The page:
Cocktail menus can be overwhelming, especially when you find yourself in a venue of high-repute. On one hand you want to experiment and try new things, but you don’t want to ruin the occasion by ordering the wrong thing. We’ve put together a guide that takes the guesswork out of it – from bartenders’ favourites to signature drinks, here’s what you should order at some of the best bars around town.
Eau de Vie
Visitors to Eau de Vie, a secret cocktail bar hidden beyond the lobby of Darlinghurst’s Kirketon Hotel, face a dilemma: which cocktail should you choose? Should you order the award-winning Old Fashioned, or the Espresso Zabaione, a decadent mix of either vodka, rum or whisky, stirred down with coffee and maple syrup, topped with saffron and vanilla mousse and chilled with liquid nitrogen?
Both great choices. But it’s hard to say no to the Smokey Rob Roy, said to be owner Sven Almenning’s signature drink. A blend of Talisker 10-year-old Scotch whisky, cigar-infused Ron Zacapa 23 rum, vermouth and orange bitters, it’s served under a cloud of wood smoke.
The Old Grogram cocktail has been on the menu at Clarence Street bar the Lobo Plantation since day one. “We’ve tried to take it off one time,” says group bar manager Dre Walters. “But customers kept on ordering it.” Walters took the hint and put it back on the menu.
The term “grog” has roots in the late 1700s, when it was used to refer to a mix of rum, water and lemon juice, distributed to sailors on long voyages. In Lobo’s Old Grogram, spiced stout vermouth, lemon juice, sugar syrup and house-made spiced rum is shaken and strained over ice and garnished with a cinnamon quill wrapped in a twist of lemon.
Bulletin Place is famous for exceptional cocktails made from seasonal ingredients sourced fresh from local markets each morning. The cocktail menu, written on butchers’ paper and pasted up behind the bar, changes daily. But staff are happy to make customers cocktails from scratch. “We will talk you through your likes and dislikes and then give the bartender free reign,” says operations director David Hobbs.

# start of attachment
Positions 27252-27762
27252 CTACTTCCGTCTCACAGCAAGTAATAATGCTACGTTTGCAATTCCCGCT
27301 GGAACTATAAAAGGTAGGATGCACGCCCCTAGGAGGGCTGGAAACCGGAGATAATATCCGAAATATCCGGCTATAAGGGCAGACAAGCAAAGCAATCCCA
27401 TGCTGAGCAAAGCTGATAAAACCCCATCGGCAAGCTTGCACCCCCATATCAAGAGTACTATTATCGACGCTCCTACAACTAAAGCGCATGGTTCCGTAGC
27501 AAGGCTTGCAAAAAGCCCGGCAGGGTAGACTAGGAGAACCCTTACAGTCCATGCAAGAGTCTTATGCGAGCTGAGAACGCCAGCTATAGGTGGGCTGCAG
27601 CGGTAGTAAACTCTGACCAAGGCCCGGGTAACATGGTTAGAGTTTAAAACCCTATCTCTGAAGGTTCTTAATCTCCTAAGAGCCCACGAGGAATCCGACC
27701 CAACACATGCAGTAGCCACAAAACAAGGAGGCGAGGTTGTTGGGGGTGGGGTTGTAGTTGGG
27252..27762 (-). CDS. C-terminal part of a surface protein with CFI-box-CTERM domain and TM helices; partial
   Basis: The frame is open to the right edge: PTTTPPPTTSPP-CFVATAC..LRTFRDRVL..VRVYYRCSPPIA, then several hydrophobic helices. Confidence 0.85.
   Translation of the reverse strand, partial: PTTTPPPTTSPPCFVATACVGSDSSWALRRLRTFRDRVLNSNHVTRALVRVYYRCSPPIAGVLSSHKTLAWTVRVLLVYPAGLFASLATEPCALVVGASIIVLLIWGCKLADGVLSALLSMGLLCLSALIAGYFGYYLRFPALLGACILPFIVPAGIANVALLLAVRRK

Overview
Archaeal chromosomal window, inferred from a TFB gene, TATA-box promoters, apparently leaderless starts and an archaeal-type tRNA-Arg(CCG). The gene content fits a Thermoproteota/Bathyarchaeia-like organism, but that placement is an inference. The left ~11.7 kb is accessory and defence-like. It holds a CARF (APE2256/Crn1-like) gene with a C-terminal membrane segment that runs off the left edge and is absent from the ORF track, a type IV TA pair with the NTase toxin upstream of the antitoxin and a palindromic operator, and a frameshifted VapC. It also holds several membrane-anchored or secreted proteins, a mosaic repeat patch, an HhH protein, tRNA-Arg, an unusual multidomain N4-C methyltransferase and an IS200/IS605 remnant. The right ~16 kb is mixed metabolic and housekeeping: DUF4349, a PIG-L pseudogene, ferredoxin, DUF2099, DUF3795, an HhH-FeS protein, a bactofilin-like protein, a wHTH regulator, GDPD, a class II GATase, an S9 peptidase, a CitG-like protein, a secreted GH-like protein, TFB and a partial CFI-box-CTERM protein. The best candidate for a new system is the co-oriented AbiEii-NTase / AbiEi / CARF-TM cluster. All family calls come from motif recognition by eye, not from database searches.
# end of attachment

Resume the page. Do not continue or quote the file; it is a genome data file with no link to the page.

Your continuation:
This bespoke approach makes it tough to pick out a signature cocktail, but Hobbs says a couple of go-tos that staff look forward to making when summer rolls around are the Black Cherry Bramble and the Mango Daiquiri. Cherries peak in late December, while mangoes are at their best in January. If you really want to impress, ask for the Shiso Scandalous, featuring toasted sesame Ketel One vodka, pineapple, shiso, mirin and green tea.
This Must Be The Place
This Must Be The Place in Darlinghurst is a breath of fresh air in Sydney’s often broody bar scene. Opened in 2015 by Charlie Ainsbury and Luke Ashton, both former winners of Diageo World Class Bartender of the Year, the Oxford Street bar pops on visuals alone, thanks to its minimalist Nordic styling, blonde timber fixtures and whitewashed walls.
The team’s drinks are similarly effective. Try The Gloss, featuring Ketel One Citroen, watermelon riesling, strawberry shrub and rose water, or the Coffee & Cigarettes cocktail, combining coffee bean-infused Tanqueray gin, Italian apéritifs French wine and almond liqueur.
The Barber Shop
The Smoke and Bandages cocktail (gin, sweet vermouth, Cherry Heering, smoked rosemary infusion and fresh orange) at The Barber Shop is tempting, but it would be remiss to not to order a Martini at Sydney’s premier gin palace.
The parlour-style bar on York Street has devoted a whole page of the cocktail menu to creating the perfect Martini. First, choose from one of 450 gins (including Tanqueray No. TEN) and decide if you want it wet or dry. Add a tincture – they’ve got everything from banana to blue cheese – and finally, ask for it shaken and stirred. The result? A killer Martini.
If you find yourself at garage-turned-laneway cocktail bar Papa Gedes, owner Lara Dignam recommends the Get Schwifty. Inspired by a fictional hit song from sci-fi sitcom Rick and Morty, the cocktail is a fusion of vodka, watermelon citrate, lemon, Kakadu plum, rhubarb bitters and a “schwifty stick” (aka watermelon jerky). Dignam says it’s a carefully calibrated “balance of alcohol, juice and citrus, with native-Australian superfood Kakadu plum for added vitamin C.”
This article is produced by Broadsheet in partnership with World Class.